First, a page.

Negotiating for More in a Hungry Economy

Remember the scene from Oliver Twist where Oliver was negotiating for more soup from the master of the orphanage? The master was shocked and outraged that the boy wasn’t satisfied with just one bowl. As a currently employed person or a candidate seeking a job, you might be tempted to ask for more from your place of employment or potential employer. Here are a few pointers you’ll want to consider to help you avoid getting a similar negative response.

First of all, take advantage of this advice from Rosemary Haefner, Vice President of Human Resources at CareerBuilder, if you are either negotiating for more with an initial offer or an increase to your current compensation plan:

  • “Know your market value: Arm yourself with as much information as possible by checking out industry Web sites for your occupational and geographic areas and others that specialize in salary information, such as, or the U.S. Bureau of Labor Statistics.
  • Sell yourself: Outline your role in helping your current and previous organizations meet goals. If there’s ever a time to toot your own horn, the time is now. Quantify results whenever possible.
  • Look at more than the paycheck: Some jobs that may not pay as well may be rich in learning opportunities and experience or may offer an ideal work culture. Consider the whole package.
  • Have realistic expectations: Inflated opinions of what should be earned won’t be taken seriously. Consider the industry, the economy, your experience and the competition from other coworkers.”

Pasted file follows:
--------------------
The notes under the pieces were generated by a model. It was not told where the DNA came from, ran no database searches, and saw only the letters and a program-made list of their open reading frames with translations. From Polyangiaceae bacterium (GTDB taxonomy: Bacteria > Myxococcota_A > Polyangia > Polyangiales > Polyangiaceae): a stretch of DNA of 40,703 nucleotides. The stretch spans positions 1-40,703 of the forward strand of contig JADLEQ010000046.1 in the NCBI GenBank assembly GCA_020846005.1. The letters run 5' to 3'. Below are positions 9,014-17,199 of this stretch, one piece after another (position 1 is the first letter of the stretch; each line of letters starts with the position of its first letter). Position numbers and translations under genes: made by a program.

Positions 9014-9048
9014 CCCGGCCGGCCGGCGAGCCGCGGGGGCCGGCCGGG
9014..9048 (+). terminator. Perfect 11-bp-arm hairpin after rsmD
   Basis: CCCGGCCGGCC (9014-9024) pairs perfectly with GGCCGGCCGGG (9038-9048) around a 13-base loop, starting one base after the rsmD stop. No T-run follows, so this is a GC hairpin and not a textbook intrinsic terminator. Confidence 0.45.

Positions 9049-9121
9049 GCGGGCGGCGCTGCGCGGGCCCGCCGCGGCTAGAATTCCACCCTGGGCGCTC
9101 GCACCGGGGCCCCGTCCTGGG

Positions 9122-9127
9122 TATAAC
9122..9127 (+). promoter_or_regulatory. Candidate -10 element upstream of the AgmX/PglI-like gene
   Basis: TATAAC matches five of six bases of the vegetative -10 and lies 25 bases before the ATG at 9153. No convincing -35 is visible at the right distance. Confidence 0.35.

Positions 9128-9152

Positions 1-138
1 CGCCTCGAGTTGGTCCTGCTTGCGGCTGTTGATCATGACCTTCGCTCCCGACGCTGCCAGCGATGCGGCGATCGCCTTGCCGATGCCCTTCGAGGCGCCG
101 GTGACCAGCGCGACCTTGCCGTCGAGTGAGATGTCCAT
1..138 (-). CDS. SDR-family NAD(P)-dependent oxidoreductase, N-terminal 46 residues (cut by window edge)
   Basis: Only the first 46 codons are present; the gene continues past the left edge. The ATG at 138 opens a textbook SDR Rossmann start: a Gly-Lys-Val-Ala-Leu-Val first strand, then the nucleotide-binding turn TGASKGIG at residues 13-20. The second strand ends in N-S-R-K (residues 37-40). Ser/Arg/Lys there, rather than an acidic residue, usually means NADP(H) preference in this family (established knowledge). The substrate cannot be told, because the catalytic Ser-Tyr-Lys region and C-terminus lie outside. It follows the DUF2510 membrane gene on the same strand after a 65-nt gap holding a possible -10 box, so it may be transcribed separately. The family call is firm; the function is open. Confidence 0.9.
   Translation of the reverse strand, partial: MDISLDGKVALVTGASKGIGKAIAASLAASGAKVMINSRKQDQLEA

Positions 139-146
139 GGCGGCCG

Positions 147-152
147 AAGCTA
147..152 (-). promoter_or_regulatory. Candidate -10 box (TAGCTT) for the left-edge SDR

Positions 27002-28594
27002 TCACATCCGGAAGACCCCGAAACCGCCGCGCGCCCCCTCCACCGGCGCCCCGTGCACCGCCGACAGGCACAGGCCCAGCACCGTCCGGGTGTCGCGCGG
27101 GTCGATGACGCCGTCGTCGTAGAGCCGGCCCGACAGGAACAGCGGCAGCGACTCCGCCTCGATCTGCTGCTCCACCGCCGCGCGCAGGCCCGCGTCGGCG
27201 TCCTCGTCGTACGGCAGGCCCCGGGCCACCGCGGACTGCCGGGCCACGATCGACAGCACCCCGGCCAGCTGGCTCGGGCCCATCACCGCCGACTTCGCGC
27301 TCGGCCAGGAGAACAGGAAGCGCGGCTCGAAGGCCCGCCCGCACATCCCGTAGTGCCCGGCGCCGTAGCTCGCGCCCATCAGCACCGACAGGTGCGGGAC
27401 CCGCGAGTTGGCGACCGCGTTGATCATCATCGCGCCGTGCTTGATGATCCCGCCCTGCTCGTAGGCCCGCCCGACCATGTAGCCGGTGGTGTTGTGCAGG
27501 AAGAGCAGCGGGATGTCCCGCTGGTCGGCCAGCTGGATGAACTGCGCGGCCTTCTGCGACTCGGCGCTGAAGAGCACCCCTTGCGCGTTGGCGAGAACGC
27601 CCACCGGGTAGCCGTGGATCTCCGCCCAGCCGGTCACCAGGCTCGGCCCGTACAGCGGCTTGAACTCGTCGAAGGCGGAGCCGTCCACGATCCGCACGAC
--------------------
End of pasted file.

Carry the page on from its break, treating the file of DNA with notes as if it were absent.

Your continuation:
Second, when negotiating for more, try to understand where the person on the other side of the desk is coming from. Thanks to a survey recently conducted by*, you can be aware of what’s going on in the mind of employers as their businesses struggle to recover.  Here’s what the survey revealed:

  • Employers are concerned that existing employees will leave the organization as the economy continues to improve. According to the CareerBuilder survey, this concern was expressed by 43 percent of the 2,457 employers surveyed between August 17 and September 2, 2010. Happily for those of you who are currently employed, this means that employers are looking for ways to keep you satisfied and engaged.
  • Employers may be offering creative perks in lieu of monetary compensation. In light of the slowly recovering economy, many employers are not yet able to provide raises. In response to the survey, employers came up with a list of perks they hope will encourage employees to stay, including more flexible work hours, bonuses, training, vacation time, more casual dress codes, academic reimbursement, and title change.

Scott Kuethen, CEO of Amtec, has an insight to add to this issue: “Don’t underestimate the real worth of being highly engaged in your work. Interestingly enough, employers and candidates are looking for the same thing. Both want engagement. When you, the employee, are highly engaged in your work, you’re more focused, productive, and happy. You’re making your highest contribution. And while you’re highly engaged in your work, you’re learning and growing more than at any other time. Your employer reaps the benefit because your contribution will be of greater value to them, which will eventually find its way to the bottom line. And that’s what the corporation wants and needs to grow and become stronger.  Being in the right role where you are highly engaged, or getting into the right role, helps both you and your employer.”

So, while it appears to be an employer’s market, don’t give up if you’re thinking of negotiating for more. Take the time to  research how much you’re actually worth and get ready to present your accomplishments . . . but also be prepared to accept alternative perks and consider the whole package, not just the salary itself.  If you approach your organization or potential employer with realistic expectations and an appreciative attitude, you’ll have a better chance of negotiating that extra bowl of soup!

* For the full report of the survey, conducted between August 17 and September 2, 2010, go to

By Marcianne Kuethen – © 2010

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